For the third year in a row, Manitoba Public Insurance wants to lower premiums and, for the third time in the COVID-19 pandemic, it wants to send customers a rebate cheque.

For the third year in a row, Manitoba Public Insurance wants to lower premiums and, for the third time in the COVID-19 pandemic, it wants to send customers a rebate cheque.

On Monday, the Crown corporation filed a general rate application with the Public Utilities Board, for an average rate decrease of 2.8 per cent next year.

With a 3.6 per cent rise in Canada's Consumer Price Index on a year-over-year basis in May, the new president and chief executive officer of Manitoba's publicly-owned auto insurer explained how MPI would be able to lower Autopac rates.

<p>Eric Herbelin, president of MPI.</p>

MIKE DEAL / WINNIPEG FREE PRESS FILES

Eric Herbelin, president of MPI.

"This is a sustainable decrease over time, not the one-off, and that is due to our fiscal prudence and the responsibility that we put in managing the corporation in a fiscally responsible way," said Eric Herbelin, who took the helm at MPI in January.

"We are definitely cautious in terms of how we are all managing our expense accounts and how much we spend and that, combined, is translating to 2.8 per cent rate decrease indication," said the Swiss-born CEO who is now a Manitoba resident and homeowner.

"Some of that is due to changes in the interest rates," Herbelin said. "We have a large amount of reserves that are invested into various sorts of investments, mainly government bonds, and interest rates are going up and down year-over-year.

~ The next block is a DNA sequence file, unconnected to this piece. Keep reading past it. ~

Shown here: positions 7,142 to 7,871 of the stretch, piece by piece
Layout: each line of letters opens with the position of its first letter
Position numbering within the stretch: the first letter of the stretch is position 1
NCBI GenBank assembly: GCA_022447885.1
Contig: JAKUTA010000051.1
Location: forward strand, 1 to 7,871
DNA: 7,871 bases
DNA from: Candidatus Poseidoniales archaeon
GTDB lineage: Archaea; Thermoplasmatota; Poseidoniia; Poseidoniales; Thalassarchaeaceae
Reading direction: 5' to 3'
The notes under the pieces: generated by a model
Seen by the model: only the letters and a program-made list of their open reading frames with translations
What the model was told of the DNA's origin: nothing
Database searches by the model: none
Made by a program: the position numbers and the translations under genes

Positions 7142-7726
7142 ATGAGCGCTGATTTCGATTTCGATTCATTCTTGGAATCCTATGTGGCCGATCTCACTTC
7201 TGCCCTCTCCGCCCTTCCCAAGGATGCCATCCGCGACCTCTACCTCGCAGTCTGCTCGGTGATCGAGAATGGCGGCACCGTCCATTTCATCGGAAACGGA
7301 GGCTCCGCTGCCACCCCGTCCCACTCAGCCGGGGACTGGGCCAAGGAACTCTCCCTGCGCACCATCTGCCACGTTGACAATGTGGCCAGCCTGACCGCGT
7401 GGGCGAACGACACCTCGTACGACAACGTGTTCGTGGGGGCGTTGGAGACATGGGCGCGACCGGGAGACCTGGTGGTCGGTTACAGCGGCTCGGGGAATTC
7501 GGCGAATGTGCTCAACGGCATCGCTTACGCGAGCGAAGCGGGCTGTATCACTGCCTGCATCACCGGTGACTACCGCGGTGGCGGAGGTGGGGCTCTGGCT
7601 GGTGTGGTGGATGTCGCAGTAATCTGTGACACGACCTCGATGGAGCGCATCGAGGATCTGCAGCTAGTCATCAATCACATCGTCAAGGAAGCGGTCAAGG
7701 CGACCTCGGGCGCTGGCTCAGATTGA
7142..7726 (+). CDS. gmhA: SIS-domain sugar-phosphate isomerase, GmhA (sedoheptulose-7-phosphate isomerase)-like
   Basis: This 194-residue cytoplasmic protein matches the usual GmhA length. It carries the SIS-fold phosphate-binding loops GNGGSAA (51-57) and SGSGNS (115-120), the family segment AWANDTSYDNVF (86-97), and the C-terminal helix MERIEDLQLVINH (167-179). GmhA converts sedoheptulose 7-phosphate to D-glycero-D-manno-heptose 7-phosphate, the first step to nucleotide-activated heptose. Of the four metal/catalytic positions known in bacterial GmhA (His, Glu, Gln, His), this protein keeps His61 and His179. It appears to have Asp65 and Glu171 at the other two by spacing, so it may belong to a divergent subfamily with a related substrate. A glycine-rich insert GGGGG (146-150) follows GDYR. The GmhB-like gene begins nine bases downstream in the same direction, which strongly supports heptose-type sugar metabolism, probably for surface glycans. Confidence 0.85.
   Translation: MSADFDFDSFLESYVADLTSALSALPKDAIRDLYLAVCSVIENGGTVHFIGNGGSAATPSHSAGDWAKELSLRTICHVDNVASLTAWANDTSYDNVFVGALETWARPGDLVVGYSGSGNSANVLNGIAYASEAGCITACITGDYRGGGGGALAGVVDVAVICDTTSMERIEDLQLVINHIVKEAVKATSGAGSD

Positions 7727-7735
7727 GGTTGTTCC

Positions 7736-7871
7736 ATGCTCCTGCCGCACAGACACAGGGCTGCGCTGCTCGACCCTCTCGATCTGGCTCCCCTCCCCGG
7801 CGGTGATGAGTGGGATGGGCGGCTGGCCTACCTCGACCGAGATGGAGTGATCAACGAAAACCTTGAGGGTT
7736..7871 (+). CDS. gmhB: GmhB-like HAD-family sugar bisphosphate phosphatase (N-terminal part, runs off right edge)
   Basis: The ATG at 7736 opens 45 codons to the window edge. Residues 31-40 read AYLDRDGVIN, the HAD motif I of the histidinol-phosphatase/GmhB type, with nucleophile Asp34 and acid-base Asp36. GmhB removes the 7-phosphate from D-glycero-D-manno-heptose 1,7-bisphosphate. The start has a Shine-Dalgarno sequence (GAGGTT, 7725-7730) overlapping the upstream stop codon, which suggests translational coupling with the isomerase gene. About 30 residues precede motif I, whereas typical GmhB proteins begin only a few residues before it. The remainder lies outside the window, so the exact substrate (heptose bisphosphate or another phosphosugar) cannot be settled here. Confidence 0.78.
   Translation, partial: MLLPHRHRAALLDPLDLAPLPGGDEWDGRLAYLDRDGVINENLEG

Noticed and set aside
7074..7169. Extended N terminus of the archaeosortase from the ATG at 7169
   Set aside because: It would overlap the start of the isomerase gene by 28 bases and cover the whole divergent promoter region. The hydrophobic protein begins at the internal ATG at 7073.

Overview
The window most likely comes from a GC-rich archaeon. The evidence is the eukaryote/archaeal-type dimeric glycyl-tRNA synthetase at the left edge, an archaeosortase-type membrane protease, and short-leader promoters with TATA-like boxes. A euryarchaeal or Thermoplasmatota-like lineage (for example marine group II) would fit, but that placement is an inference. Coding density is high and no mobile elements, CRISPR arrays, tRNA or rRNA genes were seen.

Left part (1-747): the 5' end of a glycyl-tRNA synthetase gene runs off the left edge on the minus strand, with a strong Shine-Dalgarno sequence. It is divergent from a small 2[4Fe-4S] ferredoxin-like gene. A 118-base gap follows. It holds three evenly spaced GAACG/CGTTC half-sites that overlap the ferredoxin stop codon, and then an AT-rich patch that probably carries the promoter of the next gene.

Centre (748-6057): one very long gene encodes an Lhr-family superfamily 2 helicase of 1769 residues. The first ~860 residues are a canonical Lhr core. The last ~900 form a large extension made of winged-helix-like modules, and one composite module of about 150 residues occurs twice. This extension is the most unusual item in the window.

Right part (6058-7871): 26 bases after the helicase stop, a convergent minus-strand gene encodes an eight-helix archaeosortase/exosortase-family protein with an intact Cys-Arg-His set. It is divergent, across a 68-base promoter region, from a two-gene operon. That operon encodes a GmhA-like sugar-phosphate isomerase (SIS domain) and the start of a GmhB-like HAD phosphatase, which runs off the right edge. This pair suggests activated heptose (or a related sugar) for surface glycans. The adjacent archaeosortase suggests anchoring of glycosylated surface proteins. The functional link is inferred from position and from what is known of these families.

"We have a large amount of reserves that are invested into various sorts of investments, mainly government bonds, and interest rates are going up and down year-over-year." — MPI CEO Eric Herbelin

"But the interest rates are back where they were before the beginning of the pandemic, so in line with our long-term expectations. So we are very confident about that dedicated rate decrease."

Last year, MPI applied for an 8.8 per cent rate decrease.

The Public Utilities Board, an independent administrative tribunal, will hold a general rate application hearing for MPI's 2.8 per cent decrease in October, and issue its orders in December. If approved, the proposed rates take effect April 1, 2022, but, with staggered renewal dates, some vehicle owners won’t pay their new rates until March 31, 2023.